Procyclical and countercyclical fiscal multipliers: Evidence from OECD countries
Journal of International Money and Finance
Department or Program
Countercyclicality, Fiscal multiplier, Fiscal policy, Fiscal shock, Government spending, Procyclicality
Using non-linear methods, we argue that existing estimates of government spending multipliers in expansion and recession may yield biased results by ignoring whether government spending is increasing or decreasing. In the case of OECD countries, the problem originates in the fact that, contrary to one's priors, it is not always the case that government spending is going up in recessions (i.e., acting countercyclically). In almost as many cases, government spending is actually going down (i.e., acting procyclically). Since the economy does not respond symmetrically to government spending increases or decreases, the "true" long-run multiplier for bad times (and government spending going up) turns out to be 2.3 compared to 1.3 if we just distinguish between recession and expansion. In extreme recessions, the long-run multiplier reaches 3.1.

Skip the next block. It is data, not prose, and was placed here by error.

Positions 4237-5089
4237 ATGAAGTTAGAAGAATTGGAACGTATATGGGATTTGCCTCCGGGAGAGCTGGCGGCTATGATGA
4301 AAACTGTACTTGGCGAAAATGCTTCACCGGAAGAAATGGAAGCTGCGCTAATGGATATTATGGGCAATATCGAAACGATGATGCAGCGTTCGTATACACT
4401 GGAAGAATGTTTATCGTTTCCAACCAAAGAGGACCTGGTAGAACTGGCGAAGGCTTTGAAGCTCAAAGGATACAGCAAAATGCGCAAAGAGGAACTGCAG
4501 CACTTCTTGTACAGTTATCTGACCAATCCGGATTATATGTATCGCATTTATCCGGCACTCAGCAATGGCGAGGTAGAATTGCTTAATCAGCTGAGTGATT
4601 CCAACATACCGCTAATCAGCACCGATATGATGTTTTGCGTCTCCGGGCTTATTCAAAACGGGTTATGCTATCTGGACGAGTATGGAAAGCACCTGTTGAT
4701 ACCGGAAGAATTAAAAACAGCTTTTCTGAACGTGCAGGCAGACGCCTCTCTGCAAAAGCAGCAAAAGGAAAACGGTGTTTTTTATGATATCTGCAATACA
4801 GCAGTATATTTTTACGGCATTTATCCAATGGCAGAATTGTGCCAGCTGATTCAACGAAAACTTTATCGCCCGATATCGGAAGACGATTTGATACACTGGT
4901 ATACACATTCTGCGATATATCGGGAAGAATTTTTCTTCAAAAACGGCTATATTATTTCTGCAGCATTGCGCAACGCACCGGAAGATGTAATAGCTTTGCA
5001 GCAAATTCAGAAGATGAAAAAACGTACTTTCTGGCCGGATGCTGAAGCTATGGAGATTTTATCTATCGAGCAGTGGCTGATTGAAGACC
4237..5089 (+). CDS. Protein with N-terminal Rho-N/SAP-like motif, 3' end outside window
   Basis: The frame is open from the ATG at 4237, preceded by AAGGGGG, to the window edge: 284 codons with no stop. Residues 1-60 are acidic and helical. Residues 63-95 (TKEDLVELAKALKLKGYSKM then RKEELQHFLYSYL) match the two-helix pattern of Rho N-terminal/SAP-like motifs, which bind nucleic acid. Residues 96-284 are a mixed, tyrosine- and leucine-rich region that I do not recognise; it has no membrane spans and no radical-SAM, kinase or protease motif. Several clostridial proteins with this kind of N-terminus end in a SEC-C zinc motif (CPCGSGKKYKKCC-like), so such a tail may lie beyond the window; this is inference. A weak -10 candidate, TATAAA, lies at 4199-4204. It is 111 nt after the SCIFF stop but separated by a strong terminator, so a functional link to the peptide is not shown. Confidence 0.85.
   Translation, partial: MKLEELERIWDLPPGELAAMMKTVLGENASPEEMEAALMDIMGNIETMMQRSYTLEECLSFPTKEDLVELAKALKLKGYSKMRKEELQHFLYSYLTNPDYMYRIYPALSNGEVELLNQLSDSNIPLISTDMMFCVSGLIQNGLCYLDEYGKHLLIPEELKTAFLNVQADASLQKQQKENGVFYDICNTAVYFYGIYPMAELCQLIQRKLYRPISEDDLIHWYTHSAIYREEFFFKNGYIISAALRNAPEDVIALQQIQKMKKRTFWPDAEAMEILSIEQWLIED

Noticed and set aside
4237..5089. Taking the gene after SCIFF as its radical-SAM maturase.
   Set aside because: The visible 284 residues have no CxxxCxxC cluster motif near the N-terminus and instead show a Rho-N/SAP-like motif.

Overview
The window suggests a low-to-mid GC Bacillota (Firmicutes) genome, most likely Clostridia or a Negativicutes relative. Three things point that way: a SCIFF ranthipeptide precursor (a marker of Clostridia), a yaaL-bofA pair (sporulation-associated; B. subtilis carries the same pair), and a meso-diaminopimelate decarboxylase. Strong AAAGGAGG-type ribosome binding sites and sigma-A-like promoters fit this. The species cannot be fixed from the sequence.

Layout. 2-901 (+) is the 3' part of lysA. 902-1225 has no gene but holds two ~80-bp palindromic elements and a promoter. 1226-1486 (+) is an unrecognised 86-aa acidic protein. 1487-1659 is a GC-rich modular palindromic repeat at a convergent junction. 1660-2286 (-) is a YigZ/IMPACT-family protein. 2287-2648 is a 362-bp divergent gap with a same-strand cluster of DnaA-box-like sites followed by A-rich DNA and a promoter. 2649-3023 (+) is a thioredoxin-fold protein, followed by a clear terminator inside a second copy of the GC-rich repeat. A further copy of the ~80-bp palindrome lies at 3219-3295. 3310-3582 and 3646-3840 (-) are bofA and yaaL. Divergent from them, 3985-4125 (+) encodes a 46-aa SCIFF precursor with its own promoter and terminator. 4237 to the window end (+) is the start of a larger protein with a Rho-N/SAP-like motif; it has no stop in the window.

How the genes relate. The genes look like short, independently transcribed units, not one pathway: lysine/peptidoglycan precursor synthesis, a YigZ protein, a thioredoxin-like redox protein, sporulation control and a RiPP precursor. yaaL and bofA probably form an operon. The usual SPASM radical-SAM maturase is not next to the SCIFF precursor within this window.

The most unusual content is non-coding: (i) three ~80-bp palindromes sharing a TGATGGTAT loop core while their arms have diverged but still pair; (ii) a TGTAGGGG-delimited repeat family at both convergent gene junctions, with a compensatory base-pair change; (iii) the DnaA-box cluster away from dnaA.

Riera-Crichton, D. Vegh, C.A. and Vuletin, G. 2015. "Procyclical and countercyclical fiscal multipliers: Evidence from OECD countries." Journal of International Money and Finance. 52: 15-31. https://doi.org/10.1016/j.jimonfin.2014.11.011